Over $750,000 for rural opioid treatment from feds, GNWT

MP for the NWT Michael McLeod, left, health minister Glen Abernethy and leader of the opioid maintenance replacement program Dr. Jennifer Harris at a January 22nd event where $766,000 was announced for improving opioid treatment in the territory. Emelie Peacock photo
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Treatment for substance use in the Northwest Territories is getting a one-time $766,000 boost.

The money will go making the opioid maintenance therapy program more widely available in the NWT communities as well as high-risk groups including incarcerated people.

The program provides replacement therapy, such as methadone or suboxone, for up to 30 people per year who are addicted to opioids in Yellowknife and surrounding communities. Dr. Jennifer Harris, who leads the program, has seen its effect first hand.

“(We) have watched people rebuild their lives with this type of support.”

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The money will also be used to coordinate access to services for transient people, train healthcare providers to be able to comfortably and safely provide opioid replacement therapy in the communities and expand training for take-home Naloxone.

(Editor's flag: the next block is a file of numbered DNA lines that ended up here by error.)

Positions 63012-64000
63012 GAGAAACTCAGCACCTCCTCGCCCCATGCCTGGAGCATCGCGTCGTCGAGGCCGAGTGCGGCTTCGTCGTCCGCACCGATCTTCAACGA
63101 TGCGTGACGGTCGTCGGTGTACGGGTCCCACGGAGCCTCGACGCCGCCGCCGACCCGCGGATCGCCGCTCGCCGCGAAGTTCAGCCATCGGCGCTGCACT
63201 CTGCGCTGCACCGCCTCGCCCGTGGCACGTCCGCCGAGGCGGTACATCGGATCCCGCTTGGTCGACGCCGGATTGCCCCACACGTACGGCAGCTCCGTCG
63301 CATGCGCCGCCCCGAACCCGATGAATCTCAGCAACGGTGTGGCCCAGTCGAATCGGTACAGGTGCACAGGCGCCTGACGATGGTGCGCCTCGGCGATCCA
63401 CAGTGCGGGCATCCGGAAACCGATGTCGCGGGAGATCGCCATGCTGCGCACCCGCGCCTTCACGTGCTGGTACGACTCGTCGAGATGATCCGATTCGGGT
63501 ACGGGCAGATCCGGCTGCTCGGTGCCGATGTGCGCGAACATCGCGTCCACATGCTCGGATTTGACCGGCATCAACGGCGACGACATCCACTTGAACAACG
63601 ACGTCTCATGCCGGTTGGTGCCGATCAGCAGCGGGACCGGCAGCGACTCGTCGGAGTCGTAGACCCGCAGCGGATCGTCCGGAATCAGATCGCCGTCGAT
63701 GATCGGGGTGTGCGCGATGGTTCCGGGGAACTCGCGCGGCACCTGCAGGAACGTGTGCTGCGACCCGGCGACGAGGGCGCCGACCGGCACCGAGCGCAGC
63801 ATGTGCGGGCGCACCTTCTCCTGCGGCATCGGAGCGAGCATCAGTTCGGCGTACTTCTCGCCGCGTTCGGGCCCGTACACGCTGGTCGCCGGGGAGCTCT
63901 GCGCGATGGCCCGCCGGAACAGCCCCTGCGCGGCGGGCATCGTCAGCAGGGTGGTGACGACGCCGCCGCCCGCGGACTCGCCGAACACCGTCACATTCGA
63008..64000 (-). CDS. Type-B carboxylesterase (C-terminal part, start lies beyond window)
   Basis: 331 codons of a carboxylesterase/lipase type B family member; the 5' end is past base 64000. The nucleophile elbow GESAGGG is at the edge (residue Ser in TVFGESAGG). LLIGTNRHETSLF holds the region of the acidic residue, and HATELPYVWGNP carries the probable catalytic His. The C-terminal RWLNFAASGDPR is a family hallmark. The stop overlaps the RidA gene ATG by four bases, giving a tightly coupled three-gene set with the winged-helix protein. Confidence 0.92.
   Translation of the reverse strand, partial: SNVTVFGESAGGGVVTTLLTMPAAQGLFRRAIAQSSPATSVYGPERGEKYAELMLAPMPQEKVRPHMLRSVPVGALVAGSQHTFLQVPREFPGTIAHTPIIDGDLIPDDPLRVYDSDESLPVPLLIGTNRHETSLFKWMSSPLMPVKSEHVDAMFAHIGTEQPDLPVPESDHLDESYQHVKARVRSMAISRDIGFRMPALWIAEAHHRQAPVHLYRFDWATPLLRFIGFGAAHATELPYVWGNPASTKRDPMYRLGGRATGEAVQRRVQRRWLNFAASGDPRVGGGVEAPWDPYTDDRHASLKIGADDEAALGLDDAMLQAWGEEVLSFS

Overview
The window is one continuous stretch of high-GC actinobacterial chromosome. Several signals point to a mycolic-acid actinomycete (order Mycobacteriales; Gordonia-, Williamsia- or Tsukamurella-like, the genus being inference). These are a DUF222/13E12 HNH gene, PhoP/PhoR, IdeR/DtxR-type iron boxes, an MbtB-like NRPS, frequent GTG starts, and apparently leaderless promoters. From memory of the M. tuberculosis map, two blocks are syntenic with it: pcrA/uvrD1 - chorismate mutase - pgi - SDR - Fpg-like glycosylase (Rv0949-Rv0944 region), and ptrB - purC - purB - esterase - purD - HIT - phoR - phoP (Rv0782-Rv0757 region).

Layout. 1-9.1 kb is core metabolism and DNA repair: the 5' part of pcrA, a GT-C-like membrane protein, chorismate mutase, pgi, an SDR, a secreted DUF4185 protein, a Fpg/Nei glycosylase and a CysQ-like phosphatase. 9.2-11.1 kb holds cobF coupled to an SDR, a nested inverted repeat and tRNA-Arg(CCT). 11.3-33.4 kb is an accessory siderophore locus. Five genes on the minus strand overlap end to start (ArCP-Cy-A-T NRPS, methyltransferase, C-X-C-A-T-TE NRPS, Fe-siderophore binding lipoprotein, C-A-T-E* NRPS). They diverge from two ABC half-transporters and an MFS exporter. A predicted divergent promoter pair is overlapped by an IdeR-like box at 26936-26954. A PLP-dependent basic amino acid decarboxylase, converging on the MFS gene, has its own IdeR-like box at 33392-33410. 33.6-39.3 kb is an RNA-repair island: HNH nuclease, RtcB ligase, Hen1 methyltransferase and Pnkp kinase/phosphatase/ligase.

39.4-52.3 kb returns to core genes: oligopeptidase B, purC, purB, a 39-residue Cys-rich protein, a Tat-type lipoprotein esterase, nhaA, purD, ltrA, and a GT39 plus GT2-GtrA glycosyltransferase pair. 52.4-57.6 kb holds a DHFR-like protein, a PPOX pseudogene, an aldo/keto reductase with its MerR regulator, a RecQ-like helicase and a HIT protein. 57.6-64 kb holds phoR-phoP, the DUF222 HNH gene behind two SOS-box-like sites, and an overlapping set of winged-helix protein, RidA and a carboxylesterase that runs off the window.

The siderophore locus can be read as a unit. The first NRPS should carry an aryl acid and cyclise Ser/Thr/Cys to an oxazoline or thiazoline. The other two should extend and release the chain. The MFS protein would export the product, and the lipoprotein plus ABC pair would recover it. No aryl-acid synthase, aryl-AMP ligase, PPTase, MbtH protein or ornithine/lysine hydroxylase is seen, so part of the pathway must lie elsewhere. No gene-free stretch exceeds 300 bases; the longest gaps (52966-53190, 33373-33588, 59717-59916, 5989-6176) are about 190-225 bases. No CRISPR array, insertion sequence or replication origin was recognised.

The numbers of opioid-related deaths have gone down in the NWT, from five in 2016 to one in 2017 and one last year. Minister of Health and Social Services Glen Abernethy credits the therapy program, an awareness campaign targeted at youth and people in their 20s and other interventions for this decline.

“I think that has a lot to do with the work that’s been done to get Naloxone kits out there and the work that’s being done by our practitioners to create awareness and provide supports.”

There was, however, still an average of 14 people per year hospitalized due to overdoses between 2015 and 2017. Abernethy adds substance use rates in the NWT are higher than in other jurisdictions.


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The bilateral agreement signed Wednesday included $500,000 from the Government of Canada and $266,171 from the GNWT. The money is part of a larger $150-million put aside as an emergency treatment fund for territories and provinces in the Liberal’s Budget 2018.

The flow of the illicit opioids fentanyl and heroin is greater in Southern parts of the territory Harris says. This is also where more care options exist.

“The severity is more concerning in the southern part of the territory but we still feel like there’s always a possibility of overdose,” she says.

NWT Member of Parliament Michael McLeod says the opioid crisis is growing as is the concern of doctors and his fellow MPs.

“I’m not completely certain that this is going to solve the issue and it may be a growing concern as we go forward. We’ll probably be looking at what do we do for next steps.”

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